Erik Jones said the surprise news of Carl Edwards leaving Joe Gibbs Racing and not competing in 2017 was “not something that we saw coming” during an interview Tuesday on SiriusXM NASCAR Radio.
Jones will be a rookie in the Monster Energy NASCAR Cup Series this season with Furniture Row Racing, which is aligned with Joe Gibbs Racing. Jones said the news won’t impact his rookie campaign driving the No. 77 Toyota.
Daniel Suarez, the defending Xfinity Series champion, will replace Edwards in the No. 19 Toyota after initially being slated to run his third Xfinity season. Joe Gibbs Racing will announce the move at a 10 a.m. (ET) press conference Wednesday at the team’s race shop.
Jones, the 2015 Camping World Truck Series champion and the 2016 Xfinity Rookie of the Year, was announced as the driver of the No. 77 Toyota last August.
The 20-year-old driver said his rapid ascension to the Cup series, which began in the Truck series at 17, didn’t begin to sink in until a trip to Furniture Row Racing’s shop in Denver, Colorado, a few weeks ago.
“I was walking through the shop and looking at all the cars they were putting together,” Jones said on “SiriusXM Speedway” with Dave Moody. “At the time I was looking at the new body for 2017 that I hadn’t seen yet. And walking through the shop, there were some chassis lined up on the floor and every chassis has a serial code on it. It had the chassis number and at the end it had ‘- EJ’ and that was pretty cool. That’s the feeling, you’re walking through and (think) ‘that’s me. That’s my car. They’re putting that car together for me.'”
The last few months have been busy for Furniture Row Racing as it prepares the No. 77 team for its first on-track action in the coming weeks. The first time the completed team will assemble will be on Jan. 31 for a test at Phoenix International Raceway.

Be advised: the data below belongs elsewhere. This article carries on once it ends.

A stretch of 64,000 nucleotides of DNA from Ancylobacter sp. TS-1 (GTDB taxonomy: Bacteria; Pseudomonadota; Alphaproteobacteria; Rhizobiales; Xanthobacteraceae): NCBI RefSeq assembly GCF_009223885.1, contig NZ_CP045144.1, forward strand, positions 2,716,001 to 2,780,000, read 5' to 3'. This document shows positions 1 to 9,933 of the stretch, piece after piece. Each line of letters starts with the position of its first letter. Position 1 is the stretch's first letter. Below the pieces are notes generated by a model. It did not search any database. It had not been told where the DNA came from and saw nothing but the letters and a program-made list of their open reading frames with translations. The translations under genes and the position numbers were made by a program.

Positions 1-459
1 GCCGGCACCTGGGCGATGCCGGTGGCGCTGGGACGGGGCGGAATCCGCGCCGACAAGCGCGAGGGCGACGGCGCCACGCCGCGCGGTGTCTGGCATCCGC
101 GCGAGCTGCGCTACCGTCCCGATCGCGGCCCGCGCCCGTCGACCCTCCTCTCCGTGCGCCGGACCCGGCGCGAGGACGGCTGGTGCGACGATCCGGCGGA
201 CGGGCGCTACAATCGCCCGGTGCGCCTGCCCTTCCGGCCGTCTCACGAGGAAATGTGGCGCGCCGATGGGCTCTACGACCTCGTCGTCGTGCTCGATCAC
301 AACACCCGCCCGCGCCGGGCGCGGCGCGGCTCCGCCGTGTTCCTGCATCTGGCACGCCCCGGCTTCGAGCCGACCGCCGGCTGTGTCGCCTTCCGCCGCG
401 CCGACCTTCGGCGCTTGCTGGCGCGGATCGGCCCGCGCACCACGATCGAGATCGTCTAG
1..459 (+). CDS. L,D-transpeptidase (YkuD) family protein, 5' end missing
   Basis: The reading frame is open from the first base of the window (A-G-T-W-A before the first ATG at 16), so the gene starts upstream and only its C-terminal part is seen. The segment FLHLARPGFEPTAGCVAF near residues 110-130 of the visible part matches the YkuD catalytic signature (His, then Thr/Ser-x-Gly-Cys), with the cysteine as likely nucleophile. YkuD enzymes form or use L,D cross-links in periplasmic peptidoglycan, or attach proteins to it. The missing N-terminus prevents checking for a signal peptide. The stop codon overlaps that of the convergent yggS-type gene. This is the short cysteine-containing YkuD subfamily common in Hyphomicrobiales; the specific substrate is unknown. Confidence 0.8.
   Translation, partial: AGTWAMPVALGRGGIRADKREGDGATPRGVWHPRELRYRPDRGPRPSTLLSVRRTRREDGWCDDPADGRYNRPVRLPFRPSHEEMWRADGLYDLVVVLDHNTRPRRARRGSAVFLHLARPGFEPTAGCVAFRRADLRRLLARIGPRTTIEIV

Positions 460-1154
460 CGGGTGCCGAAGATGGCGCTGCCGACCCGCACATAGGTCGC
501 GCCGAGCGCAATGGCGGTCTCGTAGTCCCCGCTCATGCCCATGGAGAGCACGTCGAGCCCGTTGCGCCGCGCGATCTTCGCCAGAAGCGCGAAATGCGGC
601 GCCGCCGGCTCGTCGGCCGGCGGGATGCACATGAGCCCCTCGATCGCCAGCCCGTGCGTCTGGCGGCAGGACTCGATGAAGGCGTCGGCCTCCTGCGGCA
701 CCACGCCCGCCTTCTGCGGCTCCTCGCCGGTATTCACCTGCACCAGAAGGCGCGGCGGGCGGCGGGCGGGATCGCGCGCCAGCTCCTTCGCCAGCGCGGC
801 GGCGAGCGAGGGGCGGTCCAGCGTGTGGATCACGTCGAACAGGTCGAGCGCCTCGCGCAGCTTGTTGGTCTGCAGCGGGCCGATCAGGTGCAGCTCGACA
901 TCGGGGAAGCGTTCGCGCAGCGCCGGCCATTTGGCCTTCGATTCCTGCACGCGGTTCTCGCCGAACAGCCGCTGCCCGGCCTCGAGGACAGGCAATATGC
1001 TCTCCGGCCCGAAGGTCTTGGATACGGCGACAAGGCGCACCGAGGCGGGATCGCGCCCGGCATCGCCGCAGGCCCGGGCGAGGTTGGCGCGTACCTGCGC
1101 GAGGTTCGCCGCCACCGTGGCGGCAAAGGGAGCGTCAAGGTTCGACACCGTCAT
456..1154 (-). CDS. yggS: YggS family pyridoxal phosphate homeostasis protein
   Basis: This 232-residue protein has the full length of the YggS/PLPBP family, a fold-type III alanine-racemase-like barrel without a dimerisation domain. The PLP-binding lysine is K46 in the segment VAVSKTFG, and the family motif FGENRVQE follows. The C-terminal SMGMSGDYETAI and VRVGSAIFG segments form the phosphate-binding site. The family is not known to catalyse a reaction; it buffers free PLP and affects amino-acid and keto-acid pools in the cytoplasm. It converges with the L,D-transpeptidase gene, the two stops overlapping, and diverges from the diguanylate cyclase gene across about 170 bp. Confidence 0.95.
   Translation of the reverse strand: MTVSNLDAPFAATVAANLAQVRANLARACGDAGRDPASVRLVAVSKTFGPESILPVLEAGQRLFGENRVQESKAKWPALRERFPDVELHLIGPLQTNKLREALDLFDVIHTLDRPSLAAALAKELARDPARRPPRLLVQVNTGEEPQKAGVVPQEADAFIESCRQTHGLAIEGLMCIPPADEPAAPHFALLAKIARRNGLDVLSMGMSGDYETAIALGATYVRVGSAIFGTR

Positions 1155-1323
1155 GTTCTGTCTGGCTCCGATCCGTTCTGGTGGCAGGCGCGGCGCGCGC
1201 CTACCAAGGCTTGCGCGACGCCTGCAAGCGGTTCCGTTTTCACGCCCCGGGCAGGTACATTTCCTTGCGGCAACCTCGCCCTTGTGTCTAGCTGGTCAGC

Leading the charge for the No. 77 team will be crew chief Chris Gayle, who is coming off a season as crew chief for the No. 18 team in the Xfinity Series thatwon 12 races. When Jones drove the No. 54 car part-time in 2015, he and Gayle won a race at Chicagoland Speedway.
“I didn’t really know him on a personal level so much in 2015,” Jones said. “I spent some time with him (in Denver) last time I was there. I stayed at his house and it’s been fun getting to know him more.”
When Speedweeks rolls around, it will be the first time Jones has driven a Cup car in race conditions since 2015 when he substituted for a suspended Matt Kenseth in two races at the end of the season. That was after he drove for the injured Kyle Busch at Kansas Speedway in May of that year.
But the Cup cars have changed dramatically in those two years, with two major reductions in downforce, that Jones said those starts and even his mid-race substitution of Denny Hamlin at Bristol in April 2015 don’t count toward real Cup experience anymore.
“I realized that at a test I did at Kansas last year with the Furniture Row group,” Jones said on SiriusXM NASCAR Radio. “The driving style (in 2015) was fairly different than the test I did at Kansas a few months ago. I think it’s a small learning curve. The driver takes whatever they’re given to the maximum performance level that’s allowed.”
The Kansas test with the 2017 rules package also showed a “big change” from what Jones was used to in the Xfinity Series.
“Immediately, the first lap on the track you’re all the way out of the gas using brake,” Jones said. “I don’t think there’s a single mile-and-a-half on the schedule for the Xfinity Series where we used much brake at all and we were using quite a bit at Kansas. It’s definitely a lot different, but I think it’s good. I think putting it in the driver’s hands is what everybody in the Monster Energy Cup Series has been asking for and we’re getting to see that now.”
Jones will make his full-time Cup series debut on Feb. 26 in the Daytona 500.